• Landkarten sind das wichtigste Werkzeug zur Repräsentation geografischer Information. Unter der Generalisierung von Landkarten versteht man die Aufbereitung von geografischen Informationen aus detaillierten Daten zur Generierung von kleinmaßstäbigen Karten. Nutzer von Online-Karten zoomen oft in eine Karte hinein oder aus einer Karte heraus, um mehr Details bzw. mehr Überblick zu bekommen. Die kontinuierliche Generalisierung von Landkarten versucht die Änderungen zwischen verschiedenen Maßstäben stetig zu machen. Dies ist wichtig, um NutzernLandkarten sind das wichtigste Werkzeug zur Repräsentation geografischer Information. Unter der Generalisierung von Landkarten versteht man die Aufbereitung von geografischen Informationen aus detaillierten Daten zur Generierung von kleinmaßstäbigen Karten. Nutzer von Online-Karten zoomen oft in eine Karte hinein oder aus einer Karte heraus, um mehr Details bzw. mehr Überblick zu bekommen. Die kontinuierliche Generalisierung von Landkarten versucht die Änderungen zwischen verschiedenen Maßstäben stetig zu machen. Dies ist wichtig, um Nutzern eine angenehme Zoom-Erfahrung zu bieten. Um eine qualitativ hochwertige kontinuierliche Generalisierung zu erreichen, kann man wichtige Aspekte bei der Generierung von Online-Karten optimieren. In diesem Buch haben wir Optimierung bei der Generalisierung von Landnutzungskarten, von administrativen Grenzen, Gebäuden und Küstenlinien eingesetzt. Unsere Experimente zeigen, dass die kontinuierliche Generalisierung von Landkarten in der Tat von Optimierung profitiert.show moreshow less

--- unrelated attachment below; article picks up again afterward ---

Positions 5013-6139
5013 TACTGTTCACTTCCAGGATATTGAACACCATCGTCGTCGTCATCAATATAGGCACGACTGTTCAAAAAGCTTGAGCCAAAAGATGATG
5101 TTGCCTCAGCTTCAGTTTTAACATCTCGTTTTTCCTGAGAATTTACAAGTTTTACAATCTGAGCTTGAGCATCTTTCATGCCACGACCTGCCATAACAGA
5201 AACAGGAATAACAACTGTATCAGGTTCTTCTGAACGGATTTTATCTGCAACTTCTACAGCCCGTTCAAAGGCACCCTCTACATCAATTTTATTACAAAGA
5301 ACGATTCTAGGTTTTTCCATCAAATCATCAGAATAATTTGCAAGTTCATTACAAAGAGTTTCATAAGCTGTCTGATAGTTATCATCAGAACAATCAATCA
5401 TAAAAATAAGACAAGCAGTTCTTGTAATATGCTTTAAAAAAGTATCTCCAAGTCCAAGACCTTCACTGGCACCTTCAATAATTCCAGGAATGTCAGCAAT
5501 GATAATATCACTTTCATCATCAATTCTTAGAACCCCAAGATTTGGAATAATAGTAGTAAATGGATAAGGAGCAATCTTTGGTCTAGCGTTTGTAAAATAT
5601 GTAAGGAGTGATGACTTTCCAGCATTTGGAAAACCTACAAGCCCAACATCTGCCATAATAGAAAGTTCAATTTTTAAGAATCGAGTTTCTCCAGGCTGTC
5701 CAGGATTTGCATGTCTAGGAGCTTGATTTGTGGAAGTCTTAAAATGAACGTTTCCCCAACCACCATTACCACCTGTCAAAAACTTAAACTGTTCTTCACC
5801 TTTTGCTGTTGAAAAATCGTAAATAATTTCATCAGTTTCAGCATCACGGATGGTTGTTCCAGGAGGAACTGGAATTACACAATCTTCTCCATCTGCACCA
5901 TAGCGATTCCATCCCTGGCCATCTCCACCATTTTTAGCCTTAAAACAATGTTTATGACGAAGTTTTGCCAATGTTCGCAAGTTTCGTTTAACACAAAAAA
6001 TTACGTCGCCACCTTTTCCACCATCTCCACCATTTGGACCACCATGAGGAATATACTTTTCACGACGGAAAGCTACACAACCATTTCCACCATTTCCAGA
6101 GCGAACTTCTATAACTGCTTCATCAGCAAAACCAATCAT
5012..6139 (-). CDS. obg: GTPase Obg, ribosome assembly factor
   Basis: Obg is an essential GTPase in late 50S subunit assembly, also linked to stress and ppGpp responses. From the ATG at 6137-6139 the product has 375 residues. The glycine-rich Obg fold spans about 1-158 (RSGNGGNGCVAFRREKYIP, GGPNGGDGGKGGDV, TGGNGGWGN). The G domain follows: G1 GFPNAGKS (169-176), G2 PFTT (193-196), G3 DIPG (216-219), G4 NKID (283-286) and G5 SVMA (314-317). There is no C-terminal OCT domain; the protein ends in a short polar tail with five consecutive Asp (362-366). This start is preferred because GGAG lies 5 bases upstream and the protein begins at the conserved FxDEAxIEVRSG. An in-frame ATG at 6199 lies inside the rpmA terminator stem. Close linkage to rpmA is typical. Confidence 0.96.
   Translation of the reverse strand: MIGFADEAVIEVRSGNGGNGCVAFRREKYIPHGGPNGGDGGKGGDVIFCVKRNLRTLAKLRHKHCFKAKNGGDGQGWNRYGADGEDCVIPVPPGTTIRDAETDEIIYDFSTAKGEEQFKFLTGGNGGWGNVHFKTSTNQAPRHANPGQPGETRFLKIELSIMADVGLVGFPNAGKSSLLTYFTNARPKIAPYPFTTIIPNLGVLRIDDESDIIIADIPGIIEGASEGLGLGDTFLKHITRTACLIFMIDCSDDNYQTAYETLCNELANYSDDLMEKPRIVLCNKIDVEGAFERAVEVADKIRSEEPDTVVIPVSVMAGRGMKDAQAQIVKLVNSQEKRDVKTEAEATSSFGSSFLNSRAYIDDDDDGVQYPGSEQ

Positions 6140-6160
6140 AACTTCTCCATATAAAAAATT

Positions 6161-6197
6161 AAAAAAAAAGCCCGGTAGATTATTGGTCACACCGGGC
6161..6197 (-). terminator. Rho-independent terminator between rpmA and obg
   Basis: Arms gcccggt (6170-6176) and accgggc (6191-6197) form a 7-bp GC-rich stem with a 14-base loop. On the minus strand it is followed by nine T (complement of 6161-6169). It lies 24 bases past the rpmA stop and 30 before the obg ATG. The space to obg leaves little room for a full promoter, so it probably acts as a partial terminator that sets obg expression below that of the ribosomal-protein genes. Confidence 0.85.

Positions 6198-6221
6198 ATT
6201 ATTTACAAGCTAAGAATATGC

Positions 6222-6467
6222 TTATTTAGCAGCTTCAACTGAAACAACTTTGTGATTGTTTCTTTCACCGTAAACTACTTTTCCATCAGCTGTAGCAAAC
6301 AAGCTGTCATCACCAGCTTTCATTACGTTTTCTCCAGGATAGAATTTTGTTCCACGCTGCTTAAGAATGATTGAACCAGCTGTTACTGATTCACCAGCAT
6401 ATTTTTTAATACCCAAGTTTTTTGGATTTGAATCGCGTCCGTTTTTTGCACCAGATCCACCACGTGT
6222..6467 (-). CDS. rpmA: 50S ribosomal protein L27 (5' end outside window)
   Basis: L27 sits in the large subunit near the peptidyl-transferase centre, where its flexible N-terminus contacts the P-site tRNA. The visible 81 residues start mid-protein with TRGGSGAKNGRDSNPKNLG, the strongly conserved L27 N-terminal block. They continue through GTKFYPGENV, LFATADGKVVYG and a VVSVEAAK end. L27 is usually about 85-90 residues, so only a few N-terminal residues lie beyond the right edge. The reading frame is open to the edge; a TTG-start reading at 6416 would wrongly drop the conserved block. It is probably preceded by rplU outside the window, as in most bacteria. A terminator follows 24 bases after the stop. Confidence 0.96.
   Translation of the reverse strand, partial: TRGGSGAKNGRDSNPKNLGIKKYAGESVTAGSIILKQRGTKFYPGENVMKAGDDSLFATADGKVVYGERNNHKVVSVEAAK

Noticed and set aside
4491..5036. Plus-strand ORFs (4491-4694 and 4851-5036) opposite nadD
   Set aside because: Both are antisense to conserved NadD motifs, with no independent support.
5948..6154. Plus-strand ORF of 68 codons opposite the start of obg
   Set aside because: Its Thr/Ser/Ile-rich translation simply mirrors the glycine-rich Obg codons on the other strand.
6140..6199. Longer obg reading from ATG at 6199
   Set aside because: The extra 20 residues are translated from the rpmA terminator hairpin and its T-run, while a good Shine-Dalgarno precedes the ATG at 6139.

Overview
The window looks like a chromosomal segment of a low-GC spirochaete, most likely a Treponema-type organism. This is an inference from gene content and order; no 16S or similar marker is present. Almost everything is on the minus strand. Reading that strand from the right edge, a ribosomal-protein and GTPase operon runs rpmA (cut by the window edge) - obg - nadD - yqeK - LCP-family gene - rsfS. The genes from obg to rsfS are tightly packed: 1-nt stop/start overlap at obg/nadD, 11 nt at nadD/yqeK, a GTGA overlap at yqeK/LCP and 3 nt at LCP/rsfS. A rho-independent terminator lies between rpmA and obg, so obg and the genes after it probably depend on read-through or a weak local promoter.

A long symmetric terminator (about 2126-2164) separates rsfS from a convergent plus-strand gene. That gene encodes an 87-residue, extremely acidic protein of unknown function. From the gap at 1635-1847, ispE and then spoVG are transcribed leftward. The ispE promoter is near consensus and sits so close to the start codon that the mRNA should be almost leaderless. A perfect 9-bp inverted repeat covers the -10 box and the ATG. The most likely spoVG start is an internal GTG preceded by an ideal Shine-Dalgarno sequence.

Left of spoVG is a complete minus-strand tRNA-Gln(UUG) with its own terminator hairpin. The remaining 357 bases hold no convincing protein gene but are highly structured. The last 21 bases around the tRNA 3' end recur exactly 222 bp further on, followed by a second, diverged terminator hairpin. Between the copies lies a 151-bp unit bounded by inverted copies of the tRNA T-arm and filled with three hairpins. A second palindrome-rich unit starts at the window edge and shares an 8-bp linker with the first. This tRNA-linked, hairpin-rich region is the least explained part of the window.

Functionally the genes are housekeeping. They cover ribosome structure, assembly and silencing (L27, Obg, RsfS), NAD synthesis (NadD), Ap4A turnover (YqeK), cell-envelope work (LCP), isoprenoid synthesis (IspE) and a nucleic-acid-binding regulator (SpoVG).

Metadaten
Author: Dongliang PengORCiD
URN:urn:nbn:de:bvb:20-opus-174427
Document Type:Doctoral Thesis
Granting Institution:Universität Würzburg, Fakultät für Mathematik und Informatik
Faculties:Fakultät für Mathematik und Informatik / Institut für Informatik
Referee:Prof. Dr. Alexander WolffORCiD, Prof. Dr. Dirk BurghardtORCiD
Date of final exam:2017/12/21
Language:English
Year of Completion:2019
Edition:1. Auflage
Publisher:Würzburg University Press
Place of publication:Würzburg
ISBN:978-3-95826-104-4
ISBN:978-3-95826-105-1
Pagenumber:xvi, 132
DOI:https://doi.org/10.25972/WUP-978-3-95826-105-1
Dewey Decimal Classification:0 Informatik, Informationswissenschaft, allgemeine Werke / 00 Informatik, Wissen, Systeme / 004 Datenverarbeitung; Informatik
Tag:administrative boundary; building; data structure; land-cover area; morphing; zooming
CCS-Classification:J. Computer Applications / J.6 COMPUTER-AIDED ENGINEERING
Release Date:2019/06/03
Note:
Parallel erschienen als Druckausgabe in Würzburg University Press, 978-3-95826-104-4, 24,90 EUR.
Licence (German):License LogoCC BY-SA: Creative-Commons-Lizenz: Namensnennung, Weitergabe unter gleichen Bedingungen 4.0 International